Mr Coveney was forced into an embarrassing U-turn hours after putting the plan forward after Taoiseach Leo Varadkar, cabinet colleagues, opposition parties, and pro-life groups all said it is not workable under any circumstances.
As revealed in yesterday’s Irish Examiner, in return for his new-found support for the post-referendum unrestricted access to abortion up to the 12th week of pregnancy, Mr Coveney said that he wanted to make any new legislation more difficult to change.
As part of the hoped-for deal, the Tánaiste wanted the new law to include a guarantee that it could not be changed in the future without the express permission of at least two thirds of the Dáil.
Sources close to Mr Coveney hoped the suggestion would end claims from pro-life groups that the potential new law could be watered down to allow for further access to abortion by a more liberal future government.
However, hours after the plan was put forward, it was immediately slapped down as “unconstitutional”, naive, and a danger to the yes campaign. In a frank exchange in the Dáil, Mr Varadkar was faced down by opposition leaders about the two-thirds majority suggestion, all of whom warned would be unworkable.
Asked by Fianna Fáil leader Micheál Martin “if it would be unconstitutional”, by Sinn Féin leader Mary Lou McDonald “how on earth can you propose something that clearly contradicts the Constitution”, and Labour leader Brendan Howlin, who said it “very clearly cannot happen”.
Mr Varadkar failed to back his Tánaiste, saying it “could not be and will not be included as doing so would require another constitutional amendment”.
The refusal to support Mr Coveney was compounded by further Dáil criticism from Solidarity-People Before Profit TD Richard Boyd Barrett who said the suggestion would “endanger the yes vote”, and Independent Mattie McGrath who said “a transition-year student would know this is completely unconstitutional”.
Government colleagues, TDs, and pro-life groups lashed the now-scrapped two-thirds Dáil majority plan. Government sources said Mr Coveney went “from hero to zero” as the plan — discussed for an hour at Cabinet yesterday — undermined his 12-week proposal support and his Tánaiste position. A cabinet source described the suggestion as “ill-thought out and unnecessary” while another said the attorney general Seamus Woulfe made it clear the plan was “not a flier”.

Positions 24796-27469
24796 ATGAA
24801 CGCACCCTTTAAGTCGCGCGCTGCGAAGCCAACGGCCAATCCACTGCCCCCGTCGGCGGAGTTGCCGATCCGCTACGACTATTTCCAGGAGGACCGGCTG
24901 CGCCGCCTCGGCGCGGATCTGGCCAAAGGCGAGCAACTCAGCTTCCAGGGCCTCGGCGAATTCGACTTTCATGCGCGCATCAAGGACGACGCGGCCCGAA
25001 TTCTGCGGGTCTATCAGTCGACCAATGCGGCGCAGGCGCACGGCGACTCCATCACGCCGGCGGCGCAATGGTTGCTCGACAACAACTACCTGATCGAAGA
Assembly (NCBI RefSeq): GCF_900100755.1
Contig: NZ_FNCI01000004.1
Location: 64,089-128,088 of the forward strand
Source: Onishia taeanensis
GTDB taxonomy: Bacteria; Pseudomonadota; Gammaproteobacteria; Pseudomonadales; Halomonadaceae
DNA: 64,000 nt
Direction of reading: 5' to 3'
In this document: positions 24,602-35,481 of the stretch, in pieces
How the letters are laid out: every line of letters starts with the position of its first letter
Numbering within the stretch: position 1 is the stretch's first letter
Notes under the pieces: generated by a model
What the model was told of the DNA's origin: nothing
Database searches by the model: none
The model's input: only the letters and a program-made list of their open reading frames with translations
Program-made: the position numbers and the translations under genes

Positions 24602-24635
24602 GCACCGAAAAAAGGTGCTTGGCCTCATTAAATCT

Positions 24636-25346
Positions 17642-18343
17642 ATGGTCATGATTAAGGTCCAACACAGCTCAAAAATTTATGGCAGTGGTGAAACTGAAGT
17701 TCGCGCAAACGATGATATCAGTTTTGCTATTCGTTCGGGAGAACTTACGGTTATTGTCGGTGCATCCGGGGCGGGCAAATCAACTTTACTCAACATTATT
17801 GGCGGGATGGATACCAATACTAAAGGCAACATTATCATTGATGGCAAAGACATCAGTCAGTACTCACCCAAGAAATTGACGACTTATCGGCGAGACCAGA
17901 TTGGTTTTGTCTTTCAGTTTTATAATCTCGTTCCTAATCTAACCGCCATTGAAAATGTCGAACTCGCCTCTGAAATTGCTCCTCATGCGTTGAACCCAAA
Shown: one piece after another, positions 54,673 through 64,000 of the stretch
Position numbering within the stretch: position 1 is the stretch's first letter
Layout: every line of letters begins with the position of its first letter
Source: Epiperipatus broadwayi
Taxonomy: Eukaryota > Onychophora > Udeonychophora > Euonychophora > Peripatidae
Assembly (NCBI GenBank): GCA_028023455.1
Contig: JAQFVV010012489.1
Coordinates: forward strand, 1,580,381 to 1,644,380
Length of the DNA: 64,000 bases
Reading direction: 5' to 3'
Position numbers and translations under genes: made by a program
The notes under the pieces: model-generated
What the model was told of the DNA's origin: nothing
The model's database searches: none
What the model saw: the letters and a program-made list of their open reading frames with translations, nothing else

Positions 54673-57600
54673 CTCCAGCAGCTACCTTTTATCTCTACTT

In a bid to calm the anger over Mr Coveney’s botched proposal, Health Minister Simon Harris last night told reporters he has asked the attorney general to examine other possible ways to ensure future governments will have to go “above and beyond” existing rules to change the proposed 12- weeks law.
Responding to the criticism last night, a spokesperson for Mr Coveney said: “The option of a legislative lock was discussed earlier, but this would require constitutional change and is not possible in the timeframe. It in no way alters the Tánaiste’s full support for the heads being brought forward by Minister Harris.”
The Government last night published the draft heads of bill for the 12 weeks post-referendum law as the separate referendum bill was debated in the Seanad. The draft includes plans to ban late-term abortions and guarantees women seeking an abortion will face a three- day ‘cooling off’ period.
Should the referendum bill be passed by the Seanad, Mr Harris will formally announce the Friday, May 25, referendum polling day before the weekend.